I think we have to be careful in specifying X dollars = Y amount of
Land, or some such Land-like basket (some people have suggested using
commodities, gold or silver, but that has similar issues). This is not
George's position and he would argue that the free market should
determine what a given amount of land is worth, but than we should
collect the land rent for public purposes.
People are always worried gov't will over-produce sovereign money, but
historically, it is the private sector that has created credit bubbles,
and gov't that has somehow had to mop up the mess when they burst. The
Lincoln greenbacks were certainly under-produced, whether through policy
or, more likely, private bank bribery of congress.
Even if we had dual currencies - gov't USNs produced by gov't and FRNs
produced by the private sector, that would go a long way towards
monetary reform and stability, while introducing healthy competition
into the mix. One thing that became clear when reading George's article
in the Standard, was that there were a lot more kinds of currencies in
his day (nine!), and today, with the exception of some very tiny
regional LETS, and collector's currency, we basically have only one -
FRNs including their electronic equivalent. We need checks and balances
in the monetary system as we do in the political system.
That, I think, and an honest attempt to produce money sufficient to meet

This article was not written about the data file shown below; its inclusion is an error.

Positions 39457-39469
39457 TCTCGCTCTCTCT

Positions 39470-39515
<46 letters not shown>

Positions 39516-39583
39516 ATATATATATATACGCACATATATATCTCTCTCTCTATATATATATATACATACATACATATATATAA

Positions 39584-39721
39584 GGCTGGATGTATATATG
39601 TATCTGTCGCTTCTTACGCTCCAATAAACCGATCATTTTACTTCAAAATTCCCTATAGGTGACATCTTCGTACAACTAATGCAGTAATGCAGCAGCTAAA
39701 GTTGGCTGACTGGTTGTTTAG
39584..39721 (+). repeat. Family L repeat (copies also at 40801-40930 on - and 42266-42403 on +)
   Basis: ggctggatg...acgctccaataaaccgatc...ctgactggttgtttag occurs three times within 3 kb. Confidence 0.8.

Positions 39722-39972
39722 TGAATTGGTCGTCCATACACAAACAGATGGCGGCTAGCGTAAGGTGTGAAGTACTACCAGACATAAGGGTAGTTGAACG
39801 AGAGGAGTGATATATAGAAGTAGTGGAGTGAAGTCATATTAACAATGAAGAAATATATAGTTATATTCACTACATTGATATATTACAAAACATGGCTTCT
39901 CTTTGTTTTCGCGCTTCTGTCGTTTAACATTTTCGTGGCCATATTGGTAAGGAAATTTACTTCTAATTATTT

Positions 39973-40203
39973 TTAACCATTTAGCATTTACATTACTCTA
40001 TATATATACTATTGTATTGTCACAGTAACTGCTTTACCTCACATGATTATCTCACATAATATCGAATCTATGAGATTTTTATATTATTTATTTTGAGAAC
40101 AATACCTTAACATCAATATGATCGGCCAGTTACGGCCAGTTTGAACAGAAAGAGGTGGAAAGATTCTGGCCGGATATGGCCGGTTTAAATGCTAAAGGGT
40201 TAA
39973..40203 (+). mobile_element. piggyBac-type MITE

our productive capacity, and no more, would go a long way towards
achieving prosperity and social justice.
--- In LandCafe@yahoogroups.com
, "k_r_johansen" <kjetil.r.johansen@...>
> --- In LandCafe@yahoogroups.com, "Scott on the Spot" ssbaker305@
> > Mine emphasized George's support for Greenbacking, introduced by his
> > part-contemporary, president Lincoln. In fact, he wrote in the
> > that out of the nine types of currency in circulation in his time
> > are currency-deprived today), he though Greenbacks, money issued
> > directly by governemnt, was the best. He had no patience for gold
> > backed money and presumably would not have thought much of a basket
> > commodities for much the same reasons, either.
> > Not to say George always has the last word, but he's always worth
> > reading.
> Interesting read. I also came across a post of yours in this article
> "But the advantages to having government produce a PUBLIC option for
money (USNs) while the private banks produce a PRIVATE one (FRNs)
> I'm sure I'm not the first one to realize this, but there is a
beautiful symmetry in this if you think about it in conjunction with
land value taxation. Government creates IOUs that pay for services, the
public pays government back for access to those services, through rental
the value of land. The government IOUs can then be viewed as secured on
the rental value of land. Private FRN's are made, secured on wealth
produced in the private sector, but fundamentally measured against
government IOUs and the rental value of land, and their ability to pay
for access to land.
> If that makes any sense...
> I like the MMT analysis, but without including land rents, it seems to
me that they are missing out on a piece that can adress, among other